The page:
Apple is rejecting the proposal of the Environmental Protection Agency to repeal the Clean Energy Plan. The company presented a public comment to the EPA today arguing that the rejection of the policy, which requires reducing pollution from power plants, would overshadow the competitive advantage of the United States in the clean energy economy.
Apple's comment on the derogation proposal is the first of a company, according to Reuters. In a copy of the presentation that Apple shared with The Verge, Apple calls the fight against climate change a "moral and environmental imperative that also makes sense in business."
The clean energy plan (or CPP) was finalized by the Obama administration, and points to power plants, the main carbon polluter in the US. UU., According to the Obama era website. If the CPP had ever had an effect, it would have given power plants until 2030 to curb its carbon emissions by 30 percent, a measure that the Obama administration said could protect the environment, public health and pockets. of consumers.
Opponents argued that the plan was an example of federal excess, and the Supreme Court temporarily blocked it in 2016 until both sides can fight in lower courts. But the Trump administration is moving to throw it away completely. Just a few months after his presidency, Donald Trump ordered the current director of the EPA, Scott Pruitt, to repeal it. The EPA published its repeal proposal in October 2017, and then opened it for public comment, extending the deadline from December 2017 to January 2018, and now until April 26, 2018.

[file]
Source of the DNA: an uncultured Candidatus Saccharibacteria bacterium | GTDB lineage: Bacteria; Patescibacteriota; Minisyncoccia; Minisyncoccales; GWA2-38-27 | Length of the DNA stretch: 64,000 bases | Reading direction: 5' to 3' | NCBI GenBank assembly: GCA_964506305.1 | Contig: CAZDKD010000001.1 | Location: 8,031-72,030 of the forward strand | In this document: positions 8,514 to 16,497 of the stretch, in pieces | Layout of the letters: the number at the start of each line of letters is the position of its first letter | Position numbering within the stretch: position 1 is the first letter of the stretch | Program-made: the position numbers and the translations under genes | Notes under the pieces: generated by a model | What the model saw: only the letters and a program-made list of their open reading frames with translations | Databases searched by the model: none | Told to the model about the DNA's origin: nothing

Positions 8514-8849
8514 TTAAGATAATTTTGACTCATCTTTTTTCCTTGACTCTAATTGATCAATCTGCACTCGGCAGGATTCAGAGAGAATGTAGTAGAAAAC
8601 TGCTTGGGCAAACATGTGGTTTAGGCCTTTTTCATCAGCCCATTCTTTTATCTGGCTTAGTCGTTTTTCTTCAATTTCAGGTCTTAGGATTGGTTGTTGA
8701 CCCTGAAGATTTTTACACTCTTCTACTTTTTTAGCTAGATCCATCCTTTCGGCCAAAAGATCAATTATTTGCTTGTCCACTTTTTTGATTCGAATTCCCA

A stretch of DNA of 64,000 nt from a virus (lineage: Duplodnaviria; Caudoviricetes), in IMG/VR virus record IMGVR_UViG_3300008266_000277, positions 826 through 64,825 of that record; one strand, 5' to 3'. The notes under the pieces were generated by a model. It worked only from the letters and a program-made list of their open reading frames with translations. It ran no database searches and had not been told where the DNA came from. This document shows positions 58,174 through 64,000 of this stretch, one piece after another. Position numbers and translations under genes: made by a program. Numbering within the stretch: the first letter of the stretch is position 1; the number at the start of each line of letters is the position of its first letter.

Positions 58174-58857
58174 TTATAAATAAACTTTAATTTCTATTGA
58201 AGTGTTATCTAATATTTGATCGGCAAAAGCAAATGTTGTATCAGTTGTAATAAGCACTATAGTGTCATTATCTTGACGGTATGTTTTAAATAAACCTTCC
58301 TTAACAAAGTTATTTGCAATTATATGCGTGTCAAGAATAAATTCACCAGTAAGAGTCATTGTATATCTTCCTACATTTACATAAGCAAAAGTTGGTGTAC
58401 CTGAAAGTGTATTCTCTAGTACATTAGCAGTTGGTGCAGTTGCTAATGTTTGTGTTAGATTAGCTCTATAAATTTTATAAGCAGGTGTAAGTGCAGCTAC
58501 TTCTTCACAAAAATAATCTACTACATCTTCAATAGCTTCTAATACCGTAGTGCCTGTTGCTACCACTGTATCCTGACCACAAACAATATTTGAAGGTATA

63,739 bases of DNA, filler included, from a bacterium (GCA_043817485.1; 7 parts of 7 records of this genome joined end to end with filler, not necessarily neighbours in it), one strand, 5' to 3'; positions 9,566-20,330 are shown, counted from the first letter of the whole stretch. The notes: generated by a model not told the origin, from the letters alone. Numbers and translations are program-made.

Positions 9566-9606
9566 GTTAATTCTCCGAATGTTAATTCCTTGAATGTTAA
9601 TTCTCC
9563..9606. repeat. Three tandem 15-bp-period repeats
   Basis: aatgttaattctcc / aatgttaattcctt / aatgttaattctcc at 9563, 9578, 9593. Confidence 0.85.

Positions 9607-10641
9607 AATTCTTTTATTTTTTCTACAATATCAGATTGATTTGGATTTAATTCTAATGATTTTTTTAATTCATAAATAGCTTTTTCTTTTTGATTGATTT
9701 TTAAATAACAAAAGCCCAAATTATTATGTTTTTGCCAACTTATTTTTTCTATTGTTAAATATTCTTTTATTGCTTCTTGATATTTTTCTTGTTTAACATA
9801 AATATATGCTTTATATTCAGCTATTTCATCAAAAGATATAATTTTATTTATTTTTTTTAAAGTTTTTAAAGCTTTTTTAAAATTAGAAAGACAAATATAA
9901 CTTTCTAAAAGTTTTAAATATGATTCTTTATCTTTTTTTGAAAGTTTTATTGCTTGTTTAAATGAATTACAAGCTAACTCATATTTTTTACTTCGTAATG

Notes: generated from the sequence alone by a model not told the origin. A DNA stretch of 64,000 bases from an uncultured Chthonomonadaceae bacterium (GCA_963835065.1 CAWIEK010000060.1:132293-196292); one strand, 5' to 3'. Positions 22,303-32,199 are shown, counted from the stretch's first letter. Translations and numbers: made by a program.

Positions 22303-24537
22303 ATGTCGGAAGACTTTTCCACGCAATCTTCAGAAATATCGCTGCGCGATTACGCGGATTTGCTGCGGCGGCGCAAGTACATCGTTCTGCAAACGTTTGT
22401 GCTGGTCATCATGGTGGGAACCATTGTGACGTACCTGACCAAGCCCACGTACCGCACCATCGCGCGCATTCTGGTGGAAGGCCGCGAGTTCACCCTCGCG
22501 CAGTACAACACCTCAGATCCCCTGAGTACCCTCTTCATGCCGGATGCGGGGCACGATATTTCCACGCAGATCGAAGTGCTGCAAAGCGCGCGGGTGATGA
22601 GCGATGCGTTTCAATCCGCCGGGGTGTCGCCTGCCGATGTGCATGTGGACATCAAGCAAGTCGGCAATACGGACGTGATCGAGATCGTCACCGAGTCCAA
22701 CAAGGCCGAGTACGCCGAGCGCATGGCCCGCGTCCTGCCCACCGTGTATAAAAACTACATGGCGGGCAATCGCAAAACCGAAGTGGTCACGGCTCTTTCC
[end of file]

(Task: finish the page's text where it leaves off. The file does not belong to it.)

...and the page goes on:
Apple's commentary cites the economic advantages of supporting clean energy, including that it offers corporate electricity buyers a hedge against fluctuating fuel prices. The price of solar and wind energy does not change like the price of oil, says Apple's presentation. (It also notes that China is currently outperforming the US in clean energy investments).
The company also says that the regulation of carbon emissions from the "power plant by power plant" network will not work. He refers to his own experiences operating with 100 percent renewable energy here in the US. UU And the work of its subsidiary, Apple Energy LLC, which sells the excess electricity that the company generates to the network. The electricity system is too interconnected, the presentation says, so "regulation must consider the dynamic and interconnected nature of how energy is generated, sold and consumed."
That is why it is compatible with the clean energy plan, which says it provides a national framework for regulating the generation of electricity: "It is what is needed and what should be done".